What does it take to clean up Long Island’s bays?
One way is Paul McCormick’s commercial oyster farm, part of his Great Gun Shellfish Company named after Great Gun Beach, which lies directly south of the farm along the Fire Island National Seashore. His oysters currently filter 5 million gallons of water a day in Moriches Bay, eating the microalgae. Oysters act as a natural water filtration system to help keep algae blooms in check. Oysters are good for the environment. Aquaculture is good for the environment.
The ride on Mr. McCormick’s boat certainly got the cobwebs out, briskly bouncing along on Moriches Bay two miles away to visit his commercial oyster farm. He got our photographer into chest high waders to be able walk in the water at low tide to see the oyster farm. But being so far from shore it gave the appearance of the two men walking on the water. The oysters are grown in floating black vexar mesh bags. “The bags can be designed and built in a variety of ways,” Mr. McCormick said. “I employ a ‘suitcase’-style design that fully exposes one side of the bag to the sun in order to keep the surface of the bag clean. The floating design of the farm places the oysters at the top of the water column where the oysters’ food is at its highest concentration.” His floating oyster farm offers ease of access with a much less labor. He does have two part-time workers.
Currently, he has around 100,000 oysters and could expand to 300,000—filtering 15 million gallons of water daily at maximum capacity. He purchases high-quality oyster seed from Aeros Cultured Oyster Company in Southold, run by Karen Rivara. She continually selects and refines the genetic line, or brood stock, that produces very healthy and fast-growing oysters, enabling Mr. McCormick to get his oysters to market in sometimes nine months instead of the usual 12 to 18 months. Another factor is that the farm’s proximity to Moriches Inlet provides a constant flow of water abundantly rich in plankton and algae for the oysters to feast on.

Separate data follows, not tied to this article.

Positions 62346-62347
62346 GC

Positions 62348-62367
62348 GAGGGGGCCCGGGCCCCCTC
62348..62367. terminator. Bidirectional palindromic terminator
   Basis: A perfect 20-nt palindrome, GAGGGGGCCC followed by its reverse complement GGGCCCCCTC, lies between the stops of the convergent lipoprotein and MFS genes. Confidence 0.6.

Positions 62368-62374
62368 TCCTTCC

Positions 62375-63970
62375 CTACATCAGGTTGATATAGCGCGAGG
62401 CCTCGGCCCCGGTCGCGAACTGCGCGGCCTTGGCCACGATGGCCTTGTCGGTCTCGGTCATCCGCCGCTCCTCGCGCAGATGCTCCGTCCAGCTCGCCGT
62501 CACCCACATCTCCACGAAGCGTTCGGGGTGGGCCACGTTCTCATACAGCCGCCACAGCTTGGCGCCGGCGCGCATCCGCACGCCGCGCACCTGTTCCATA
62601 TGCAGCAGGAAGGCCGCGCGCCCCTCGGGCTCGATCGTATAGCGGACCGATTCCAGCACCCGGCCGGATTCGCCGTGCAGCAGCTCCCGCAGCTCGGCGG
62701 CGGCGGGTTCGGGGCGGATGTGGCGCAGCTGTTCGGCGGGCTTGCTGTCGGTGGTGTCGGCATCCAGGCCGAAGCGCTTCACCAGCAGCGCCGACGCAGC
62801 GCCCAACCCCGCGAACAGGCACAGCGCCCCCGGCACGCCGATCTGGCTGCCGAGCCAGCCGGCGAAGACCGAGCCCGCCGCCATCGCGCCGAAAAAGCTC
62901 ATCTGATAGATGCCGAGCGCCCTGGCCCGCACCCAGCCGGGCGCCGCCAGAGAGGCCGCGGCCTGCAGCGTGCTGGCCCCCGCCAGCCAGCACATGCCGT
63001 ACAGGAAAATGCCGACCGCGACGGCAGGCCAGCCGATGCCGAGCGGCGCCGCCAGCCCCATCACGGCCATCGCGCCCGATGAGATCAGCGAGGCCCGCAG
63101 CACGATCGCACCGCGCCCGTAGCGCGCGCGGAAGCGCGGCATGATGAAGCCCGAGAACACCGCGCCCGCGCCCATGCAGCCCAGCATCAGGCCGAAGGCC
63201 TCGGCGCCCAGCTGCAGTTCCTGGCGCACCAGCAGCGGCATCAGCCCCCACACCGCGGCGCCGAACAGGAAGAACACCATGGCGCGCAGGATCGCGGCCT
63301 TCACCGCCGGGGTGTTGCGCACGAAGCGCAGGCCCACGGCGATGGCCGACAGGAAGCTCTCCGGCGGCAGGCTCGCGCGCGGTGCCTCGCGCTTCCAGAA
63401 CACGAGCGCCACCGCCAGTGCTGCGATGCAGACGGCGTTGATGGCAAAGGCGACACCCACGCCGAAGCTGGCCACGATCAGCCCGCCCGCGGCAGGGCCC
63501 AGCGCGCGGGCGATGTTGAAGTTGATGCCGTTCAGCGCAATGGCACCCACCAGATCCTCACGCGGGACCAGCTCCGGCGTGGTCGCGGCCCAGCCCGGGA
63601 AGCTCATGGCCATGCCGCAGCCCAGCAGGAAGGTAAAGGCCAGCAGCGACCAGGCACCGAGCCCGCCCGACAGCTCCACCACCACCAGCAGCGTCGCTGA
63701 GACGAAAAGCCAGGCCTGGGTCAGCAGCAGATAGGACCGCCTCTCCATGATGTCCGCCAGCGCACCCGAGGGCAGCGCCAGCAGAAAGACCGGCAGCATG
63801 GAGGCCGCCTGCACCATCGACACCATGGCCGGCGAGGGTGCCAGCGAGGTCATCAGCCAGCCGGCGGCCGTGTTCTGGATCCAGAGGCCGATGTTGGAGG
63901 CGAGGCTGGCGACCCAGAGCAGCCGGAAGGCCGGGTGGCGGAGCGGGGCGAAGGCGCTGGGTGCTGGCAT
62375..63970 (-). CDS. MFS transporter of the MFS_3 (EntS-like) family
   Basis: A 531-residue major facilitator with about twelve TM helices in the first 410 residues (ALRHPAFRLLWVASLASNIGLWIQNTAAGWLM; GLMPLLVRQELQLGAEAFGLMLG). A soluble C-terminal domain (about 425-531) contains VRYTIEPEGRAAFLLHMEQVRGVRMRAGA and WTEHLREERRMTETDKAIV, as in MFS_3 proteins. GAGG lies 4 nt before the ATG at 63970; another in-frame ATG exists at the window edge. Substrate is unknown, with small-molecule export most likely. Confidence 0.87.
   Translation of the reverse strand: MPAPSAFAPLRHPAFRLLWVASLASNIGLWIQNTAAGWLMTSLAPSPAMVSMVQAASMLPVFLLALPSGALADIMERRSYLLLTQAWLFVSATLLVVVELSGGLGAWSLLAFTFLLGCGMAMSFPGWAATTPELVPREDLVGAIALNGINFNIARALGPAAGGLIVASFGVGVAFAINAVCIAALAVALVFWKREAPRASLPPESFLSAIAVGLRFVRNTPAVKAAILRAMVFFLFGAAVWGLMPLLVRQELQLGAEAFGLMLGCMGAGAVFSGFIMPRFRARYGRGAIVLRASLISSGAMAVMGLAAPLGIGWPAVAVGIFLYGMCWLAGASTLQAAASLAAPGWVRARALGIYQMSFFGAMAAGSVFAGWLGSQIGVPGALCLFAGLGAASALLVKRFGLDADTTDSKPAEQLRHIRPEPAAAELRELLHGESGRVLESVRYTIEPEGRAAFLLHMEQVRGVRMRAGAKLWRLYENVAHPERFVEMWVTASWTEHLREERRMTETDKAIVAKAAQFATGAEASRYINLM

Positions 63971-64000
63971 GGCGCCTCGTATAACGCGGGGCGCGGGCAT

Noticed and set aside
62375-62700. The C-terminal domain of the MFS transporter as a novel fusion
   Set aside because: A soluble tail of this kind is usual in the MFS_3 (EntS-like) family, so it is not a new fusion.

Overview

Mr. McCormick consulted with Kim Tetrault, who encourages the public to get involved in raising shellfish while giving back to local waters through the SPAT program, Suffolk Project in Aquaculture Training, under the aegis of the Cornell Cooperative Extension. He met with Mr. Tetrault, whose experience and positive mindset as well as his enthusiasm rubbed off on Mr. McCormick.
He also consulted with Gregg Rivara, an aquaculture specialist for 30 years at the Cornell Cooperative Extension of Suffolk County. Mr. Rivara advised Mr. McCormick how many seed oysters to buy to get started, what anchoring system to use, an awareness of potential site limitations, and also advice filling out the permit applications that are very specific. “I helped him be successful, and Paul McCormick is on his way,” Mr. Rivara said.
“Shellfish cultivation has been a part of Suffolk County since the late 1800s,” he said. “It is our job to help those practicing aquaculture today solve problems and make ‘water farming’ more profitable financially as well as environmentally.”